Breaking Down the Facts at The Historical General Assembly

Correspondents from The Boston Globe and The New York Times investigate – Photo by Reuters. 

Editorial: ANDREA MORANTE, The New York Times & SILVANA RODRIGUEZ, The Boston Globe

1956, Historical General Assembly — The connections between New York and Boston met today at Harvard National Model United Nations’ 2018  (HNMUN 2018) at the Historical General Assembly. Reporters from The New York Times and The Boston Globe through a Press Conference during the Third Committee Session, with the objective of debunking the various controversial actions that the committee’s member states had made so far, asked 5 questions meant to unveil both the underlying issues and the possible responses to those.

The HGA has been discussing the topic of “The Suez Canal Crisis” since last Thursday, and reporters have been able to inform its readership since the developing of Working Papers and the carrying on of rigorous discussions set off. As the programmes, initiatives, and international legislations are shaped by the various delegations in the Assembly, the number of civilian casualties, economic hamperings, and political instability increase.

The relevance that the Suez Canal Crisis plays on both the national and international sphere lay at the hand of the consolidation of the Western and the Soviet spheres of influence. Standing as one of the great landmarks of communications, the Suez Canal has its future currently placed under the fate of the General Assembly. The deployment of French, British, and Israeli troops in the Egyptian Suez Canal territory currently maintain the international community at unrest.

As updates have been communicated to the delegates, and the cooperation between member states have had an unexpected shifts in that have resulted in questionable formation of international policies. For instance, the lack of information regarding the unexpected collaboration between the Delegation of the United Kingdom and the Delegation of Egypt remained as an issue of mounting significance to international politics.

That is why, during the Press Corps Conference, our news reporters decided to take a strong stance on their questions and advocate for the principles of watchdog journalism. Three of the main questions directed to the delegates are available.

The Boston Globe: How realistic is it for Great Britain to be cooperating with the Egyptian government while simultaneously engaging in direct combat against it?

Delegation of Great Britain: In terms of what is realistic from a foreign policy perspective our plan, the “Steve Plan” is one that incorporates many economical, political and military contingency plans that will allow for the continuation of negotiations and peace talks despite the fact that there is some current hostility, now we have been very clear that we plan on having a unilateral withdrawal on the long term, but on the short term we must make sure we have political oversight to maintain economic stability in the region, specifically in the Suez.

The New York Times: What does Israel have to say to answer for the deaths of innocent civilians through its military operations?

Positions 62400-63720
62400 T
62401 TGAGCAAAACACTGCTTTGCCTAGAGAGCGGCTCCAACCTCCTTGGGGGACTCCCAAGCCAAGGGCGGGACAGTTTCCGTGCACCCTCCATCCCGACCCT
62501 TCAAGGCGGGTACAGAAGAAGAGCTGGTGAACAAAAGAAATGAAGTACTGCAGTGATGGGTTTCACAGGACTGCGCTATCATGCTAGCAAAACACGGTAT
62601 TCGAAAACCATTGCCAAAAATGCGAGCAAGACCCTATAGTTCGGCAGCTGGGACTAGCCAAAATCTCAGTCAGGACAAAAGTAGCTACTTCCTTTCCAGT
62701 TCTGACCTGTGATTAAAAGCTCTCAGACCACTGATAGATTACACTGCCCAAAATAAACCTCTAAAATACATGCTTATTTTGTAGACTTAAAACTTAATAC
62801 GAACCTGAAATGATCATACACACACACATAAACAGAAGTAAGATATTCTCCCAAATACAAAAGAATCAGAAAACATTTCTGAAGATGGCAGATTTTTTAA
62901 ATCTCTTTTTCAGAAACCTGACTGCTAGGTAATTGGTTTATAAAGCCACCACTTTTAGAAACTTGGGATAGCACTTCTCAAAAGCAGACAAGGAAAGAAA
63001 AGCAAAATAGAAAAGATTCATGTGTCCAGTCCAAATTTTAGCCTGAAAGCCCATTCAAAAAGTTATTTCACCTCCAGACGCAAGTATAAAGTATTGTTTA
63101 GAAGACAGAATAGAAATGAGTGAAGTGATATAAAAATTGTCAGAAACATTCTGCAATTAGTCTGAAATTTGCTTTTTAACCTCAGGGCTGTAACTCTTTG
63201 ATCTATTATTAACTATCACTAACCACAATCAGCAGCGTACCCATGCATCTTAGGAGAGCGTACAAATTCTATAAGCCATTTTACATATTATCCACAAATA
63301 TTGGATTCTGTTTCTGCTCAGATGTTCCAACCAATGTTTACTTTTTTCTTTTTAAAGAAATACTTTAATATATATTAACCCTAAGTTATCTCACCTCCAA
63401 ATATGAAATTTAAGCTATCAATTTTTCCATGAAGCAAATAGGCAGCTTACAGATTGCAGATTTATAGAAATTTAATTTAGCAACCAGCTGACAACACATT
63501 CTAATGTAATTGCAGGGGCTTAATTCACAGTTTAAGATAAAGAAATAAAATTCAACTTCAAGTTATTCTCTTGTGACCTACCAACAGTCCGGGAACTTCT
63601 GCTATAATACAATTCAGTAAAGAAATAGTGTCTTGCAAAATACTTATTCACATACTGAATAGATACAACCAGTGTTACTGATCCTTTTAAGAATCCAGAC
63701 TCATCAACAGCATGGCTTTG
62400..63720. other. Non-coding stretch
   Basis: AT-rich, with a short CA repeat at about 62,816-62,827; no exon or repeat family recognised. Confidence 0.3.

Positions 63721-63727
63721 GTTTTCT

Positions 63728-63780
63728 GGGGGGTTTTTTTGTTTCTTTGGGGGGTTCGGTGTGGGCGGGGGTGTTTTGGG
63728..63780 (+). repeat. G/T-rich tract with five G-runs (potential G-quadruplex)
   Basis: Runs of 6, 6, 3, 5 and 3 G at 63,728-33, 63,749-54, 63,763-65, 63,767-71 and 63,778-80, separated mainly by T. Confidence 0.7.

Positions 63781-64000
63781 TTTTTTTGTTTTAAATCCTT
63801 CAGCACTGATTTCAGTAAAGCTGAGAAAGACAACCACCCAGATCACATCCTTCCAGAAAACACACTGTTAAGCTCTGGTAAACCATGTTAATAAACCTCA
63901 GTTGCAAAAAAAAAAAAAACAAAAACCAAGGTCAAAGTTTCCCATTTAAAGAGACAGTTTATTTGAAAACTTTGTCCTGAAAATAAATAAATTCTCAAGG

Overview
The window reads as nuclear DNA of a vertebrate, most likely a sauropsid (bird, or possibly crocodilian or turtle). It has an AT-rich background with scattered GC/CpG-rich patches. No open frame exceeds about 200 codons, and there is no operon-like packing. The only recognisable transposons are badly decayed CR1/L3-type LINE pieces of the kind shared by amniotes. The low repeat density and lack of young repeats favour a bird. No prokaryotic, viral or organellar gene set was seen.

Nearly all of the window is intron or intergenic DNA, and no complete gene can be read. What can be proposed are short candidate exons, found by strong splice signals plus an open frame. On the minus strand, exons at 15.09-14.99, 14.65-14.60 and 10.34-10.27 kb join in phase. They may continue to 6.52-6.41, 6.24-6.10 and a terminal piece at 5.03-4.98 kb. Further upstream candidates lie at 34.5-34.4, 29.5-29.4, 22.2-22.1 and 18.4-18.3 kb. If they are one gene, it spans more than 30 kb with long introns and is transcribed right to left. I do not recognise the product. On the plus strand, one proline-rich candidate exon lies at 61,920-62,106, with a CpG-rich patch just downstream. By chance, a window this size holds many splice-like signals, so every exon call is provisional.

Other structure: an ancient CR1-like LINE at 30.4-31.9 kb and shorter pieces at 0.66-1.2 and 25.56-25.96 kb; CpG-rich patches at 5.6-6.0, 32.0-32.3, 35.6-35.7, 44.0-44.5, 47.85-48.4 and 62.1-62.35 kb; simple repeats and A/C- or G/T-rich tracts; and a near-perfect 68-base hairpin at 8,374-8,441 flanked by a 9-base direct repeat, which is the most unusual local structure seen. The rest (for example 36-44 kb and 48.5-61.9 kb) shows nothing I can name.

Delegation of Israel : “We would first like to say that Egypt has our but not our regret, we are very sorry this had to happen, Israel has only asked to be treated as an equal by all the member here and to be recognized as an real state, Egypt has failed to do this and continue to push us and eventually we had to snap to protect our own sovereignty, interest and people. No one cried for the kids in israel when Egypt invaded our territory and killed our school children during the arab-israeli war, Thank you.”

Boston Globe: We would like to hear a representative from the non- aligned bloc to give its opinion of the Suez Canal management. Which are your proposals to give a peaceful solution towards these points.

Delegation of India: “So the main idea we aim to defend and we have to communicate throughout this committee is that we are going to stay neutral, that the Suez Canal Company belongs to Egypt and that is only responsible towards the Egyptian national law, while indeed the Suez Canal being an international waterway has some legal aspect as for example different international legislation towards the use and the principle of neutrality mostly we need to address the fact that the sovereignty of Egypt is about everything on this specific points. If we don’t take it into consideration and establish it as the base for any further negotiations and the construction of proposals, then we will  continue to violate what has brought us to this crisis, the violation of sovereignty of a country that has suffered from the same all stakes from countries as Great Britain and France. So mainly what the non aligned nations movement is trying to communicate to this committee is that we should respect sovereignty, that we should maintain the canal open, that we should respect the economic infrastructure that has been build, taking into consideration the shortage of the trait route that the Suez Canal has prepared towards the international market and we should continue to do so, Since it is the only way in which we will solve both these economic crisis and the violation of Egyptians sovereignty.”



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